KeyCorp is assessing where it would make the most sense to handle work once Key’s operations are combined with First Niagara Financial Group’s, said Key’s Chairwoman and CEO Beth E. Mooney.
“We are looking at the proximity of the two markets and where and how we perform work,” Mooney said in a Thursday conference call with analysts. “There are moves afoot to look at leveraging both lower-cost space, a very attractive workforce in terms of skills and tenure, as well as an attractive labor market from a cost point of view.”
Cleveland-based Key still aims to complete its deal for First Niagara – now valued at $3.5 billion – in the third quarter, pending regulators’ approval. Shareholders of both banks have approved the deal.
Mooney responded to an analyst’s question about how Key could take advantage of upstate New York’s low-cost labor environment. “We are looking at balancing out where and how work gets done, as well as some of the efforts we had underway,” she said. For instance, Key has said that it will keep intact First Niagara’s full-fledged mortgage operations, initially representing about 300 jobs.
“We will be building upon that in Buffalo,” Mooney said. “So we’re doing a variety of things where we look at how to optimize the portfolio of locations and skills in a way that I think will be beneficial to our cost synergy.”
Meanwhile, she said, the two banks’ integration teams continue to look at how to bring other operations together.
Key recorded $24 million in expenses related to the acquisition in the first quarter, up from $6 million the quarter before. Last October, Key said it expected its total acquisition-related costs to reach $550 million.
“That’s still our current estimate, and we would expect that to accelerate between now and especially the systems conversion and bank consolidations which we would expect to occur later this calendar year,” said Donald R. Kimble Jr., Key’s chief financial officer.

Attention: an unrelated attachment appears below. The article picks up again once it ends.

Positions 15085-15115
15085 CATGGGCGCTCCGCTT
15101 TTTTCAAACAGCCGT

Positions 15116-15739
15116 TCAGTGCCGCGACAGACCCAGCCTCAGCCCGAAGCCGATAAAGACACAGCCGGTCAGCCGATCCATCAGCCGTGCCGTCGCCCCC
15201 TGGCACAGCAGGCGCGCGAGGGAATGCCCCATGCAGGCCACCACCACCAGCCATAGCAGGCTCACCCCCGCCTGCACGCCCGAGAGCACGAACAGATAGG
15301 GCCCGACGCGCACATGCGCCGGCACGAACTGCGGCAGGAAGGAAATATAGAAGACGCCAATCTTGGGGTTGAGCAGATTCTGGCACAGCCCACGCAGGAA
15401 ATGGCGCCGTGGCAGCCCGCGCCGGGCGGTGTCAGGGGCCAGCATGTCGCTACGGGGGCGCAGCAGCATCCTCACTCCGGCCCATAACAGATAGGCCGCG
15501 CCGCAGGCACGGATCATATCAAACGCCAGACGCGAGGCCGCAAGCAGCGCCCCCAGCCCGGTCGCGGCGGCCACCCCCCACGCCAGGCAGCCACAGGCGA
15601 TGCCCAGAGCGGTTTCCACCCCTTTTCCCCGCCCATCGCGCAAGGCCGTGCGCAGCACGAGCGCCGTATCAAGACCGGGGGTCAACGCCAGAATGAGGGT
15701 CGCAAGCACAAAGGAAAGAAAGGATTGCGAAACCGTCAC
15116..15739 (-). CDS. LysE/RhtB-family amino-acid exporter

Two big questions about the merger – how many branches will be divested and how many jobs will be cut in Western New York – are yet to be answered.
The Department of Justice has the final say on branch divestitures, to address anti-competitive concerns. “It will be ultimately their decision,” Mooney said in an interview. “When it is final, we will announce it.”
The Key-First Niagara deal needs approval by the Federal Reserve and the Office of the Comptroller of the Currency, which is on track, Mooney said. “Nothing we know at this point suggests that our applications aren’t proceeding as planned,” she said.
As for staffing decisions, Mooney said the integration teams, with representatives from both banks, are researching how each bank does everything from systems and processes to policies and products. The next task will be determining to bring everything together. “That’s a very complex and detailed process, and that’s kind of where they are,” she said.
Mooney said that it was hard to specify when the teams would finish their work. “The third quarter is less than 90 days away, so somewhere very, very soon, we will be with our folks in Buffalo and our teams as they finish the work, making a series of announcements designed – we call it ‘the new Key’ – to really leverage the capabilities, serve the clients and support the communities,” she said.
Key reported quarterly net income attributable to common shareholders of $182 million, down by 18 percent from a year ago, due partly to acquisition-related costs.
It reported net income attributable to common shareholders of 22 cents per common share, down from 26 cents a year earlier.